Children of legendary Hull bouncer Harold ‘Adge’ Mullins pay moving tribute

14 May, 2018

Children of legendary Hull bouncer Harold ‘Adge’ Mullins pay moving tribute

The 71-year-old worked at the Cavalier Club and built up a formidable reputation during his time on the doors

The heartbroken children of a popular Hull bouncer have paid tribute to a “generous and gentle giant” after he lost his battle with cancer.

After his condition deteriorated, Harold Mullins – known to many as “Adge” – died surrounded by seven of his eight children on Sunday in Alexandra Court Care Centre in east Hull.

The formidable Hessle Roader, who later moved to north Hull, worked as a trawlerman before building up a reputation as a doorman.

The 71-year-old was most known for working on the doors of Cavalier Club in Endike Lane, among many others, and it was a job he loved doing until he was struck down with nasal cancer two and a half years ago.

His son Darren, 42, said: “My old man was a fighter. I think that is why he was so respected because he was a no-nonsense person but then if you only had £2 he would give you his last penny – he was that sort of man.

‘He was a good dad and very protective of us all’

“He was influential and a legend. I was only a pup when he started on the doors so I don’t recall a lot of it but there was no trouble when he was on the doors. No one messed with him.

“He was a good dad and very protective of us all. I will always remember him as the man who would do anything for anybody.”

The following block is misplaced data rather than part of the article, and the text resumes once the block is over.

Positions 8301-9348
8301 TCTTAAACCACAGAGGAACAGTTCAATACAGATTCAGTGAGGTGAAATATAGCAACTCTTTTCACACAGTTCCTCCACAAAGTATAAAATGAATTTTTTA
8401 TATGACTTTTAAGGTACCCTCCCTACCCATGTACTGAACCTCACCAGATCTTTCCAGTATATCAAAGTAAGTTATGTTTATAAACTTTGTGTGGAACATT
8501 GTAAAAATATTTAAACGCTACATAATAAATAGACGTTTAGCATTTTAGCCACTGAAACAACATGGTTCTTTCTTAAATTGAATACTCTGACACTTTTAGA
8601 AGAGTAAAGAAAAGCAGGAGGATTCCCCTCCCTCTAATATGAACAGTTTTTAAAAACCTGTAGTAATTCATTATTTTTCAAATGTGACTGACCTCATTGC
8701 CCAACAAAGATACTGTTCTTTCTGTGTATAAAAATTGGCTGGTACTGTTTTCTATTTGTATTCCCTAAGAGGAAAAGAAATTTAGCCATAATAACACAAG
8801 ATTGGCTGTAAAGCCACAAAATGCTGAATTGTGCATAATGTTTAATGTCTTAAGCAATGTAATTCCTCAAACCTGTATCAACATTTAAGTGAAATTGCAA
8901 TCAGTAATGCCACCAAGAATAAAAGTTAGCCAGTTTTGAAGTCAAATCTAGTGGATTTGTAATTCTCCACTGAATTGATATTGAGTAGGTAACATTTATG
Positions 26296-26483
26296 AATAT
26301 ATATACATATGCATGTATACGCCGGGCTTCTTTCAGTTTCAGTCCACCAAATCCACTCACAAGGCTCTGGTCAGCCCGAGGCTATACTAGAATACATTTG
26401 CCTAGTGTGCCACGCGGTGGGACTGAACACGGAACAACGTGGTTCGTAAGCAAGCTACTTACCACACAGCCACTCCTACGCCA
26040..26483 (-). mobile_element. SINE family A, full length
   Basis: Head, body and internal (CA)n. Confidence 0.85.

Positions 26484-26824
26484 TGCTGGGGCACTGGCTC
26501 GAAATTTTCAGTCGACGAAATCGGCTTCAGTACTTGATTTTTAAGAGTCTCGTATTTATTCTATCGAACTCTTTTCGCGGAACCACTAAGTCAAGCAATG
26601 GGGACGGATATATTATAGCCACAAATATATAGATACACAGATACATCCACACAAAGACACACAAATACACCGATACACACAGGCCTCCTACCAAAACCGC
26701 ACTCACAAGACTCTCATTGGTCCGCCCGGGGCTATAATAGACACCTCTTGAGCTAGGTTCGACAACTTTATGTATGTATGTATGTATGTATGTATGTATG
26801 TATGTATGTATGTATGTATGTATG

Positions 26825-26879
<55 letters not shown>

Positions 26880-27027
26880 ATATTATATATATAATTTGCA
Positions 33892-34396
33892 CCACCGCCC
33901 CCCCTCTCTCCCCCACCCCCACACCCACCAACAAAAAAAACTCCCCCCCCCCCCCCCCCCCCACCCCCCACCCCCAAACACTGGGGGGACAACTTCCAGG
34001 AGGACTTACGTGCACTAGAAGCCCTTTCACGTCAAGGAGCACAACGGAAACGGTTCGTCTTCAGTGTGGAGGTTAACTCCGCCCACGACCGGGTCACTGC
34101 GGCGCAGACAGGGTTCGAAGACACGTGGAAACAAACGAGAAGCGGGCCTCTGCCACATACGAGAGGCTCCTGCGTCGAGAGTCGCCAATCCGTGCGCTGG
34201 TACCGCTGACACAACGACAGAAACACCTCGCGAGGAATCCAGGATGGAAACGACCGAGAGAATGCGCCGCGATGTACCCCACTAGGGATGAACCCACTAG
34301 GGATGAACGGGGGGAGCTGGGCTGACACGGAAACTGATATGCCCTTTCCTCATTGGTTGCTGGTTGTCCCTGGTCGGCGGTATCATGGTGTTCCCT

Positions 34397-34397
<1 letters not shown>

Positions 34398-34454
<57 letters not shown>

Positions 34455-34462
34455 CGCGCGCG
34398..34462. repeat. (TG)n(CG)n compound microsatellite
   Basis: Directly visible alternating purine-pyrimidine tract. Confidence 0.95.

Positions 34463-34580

Mr Mullins was happily married to his wife Brenda and was left distraught when she died in 2004. However, he continued to man the doors of clubs and enjoy his life until he was diagnosed with nasal cancer.

He had to have an operation to remove his nose and in the past couple of years, his weight dropped considerably to under ten stone.

‘A hero, a gentle giant and a friendly guy’

Mr Mullins’ eldest son Paul, 49, described his dad as a “gentle giant” and said he wants to remember his father the way he was prior to his cancer battle.

“He was a hero,” he said. “I don’t like to remember him as he passed as there was nothing left of him because he was a big friendly guy.

“People looked up to him and respected him and you couldn’t go into a shop or pub without someone saying, ‘how’s your dad?’”

One of Mr Mullins’ other daughters, Vicky Mullins, 40, “adored” her dad and said she “couldn’t have asked for a better father”.

Lana Harrison, 46, Miss Mullins’ sister, remembered her dad’s commanding presence as she admitted that “nobody would mess with him”.

“People tried but they would always come up worse,” Mrs Harrison said.

“It’s an understatement to say I will miss him. He had suffered for two years so we expected it but it didn’t make it any easier.

“He is going to be missed but I hope he is at peace now.”

Ever since Mr Mullins’ wife died over a decade ago, his children have rallied round him to make sure he never felt alone.

However, his daughter Tracy Robinson, 44, went to visit him every day to run errands for him and keep him company.

“He meant the world to me,” she said. “It was hard when he had to go in a home and then he was diagnosed with vascular dementia which was brought on by the stress of the operation on his nose.

“He used to be 27 stone at his heaviest but he went down to about nine stone more or less.

“I don’t know what I will do with myself and it was hard getting up on Monday morning knowing he wasn’t there.”

On behalf of the family, Mrs Robinson thanked staff at Alexandra Court Care Centre for helping their father in the later years of his life.

Source – Hull Daily Mail

 

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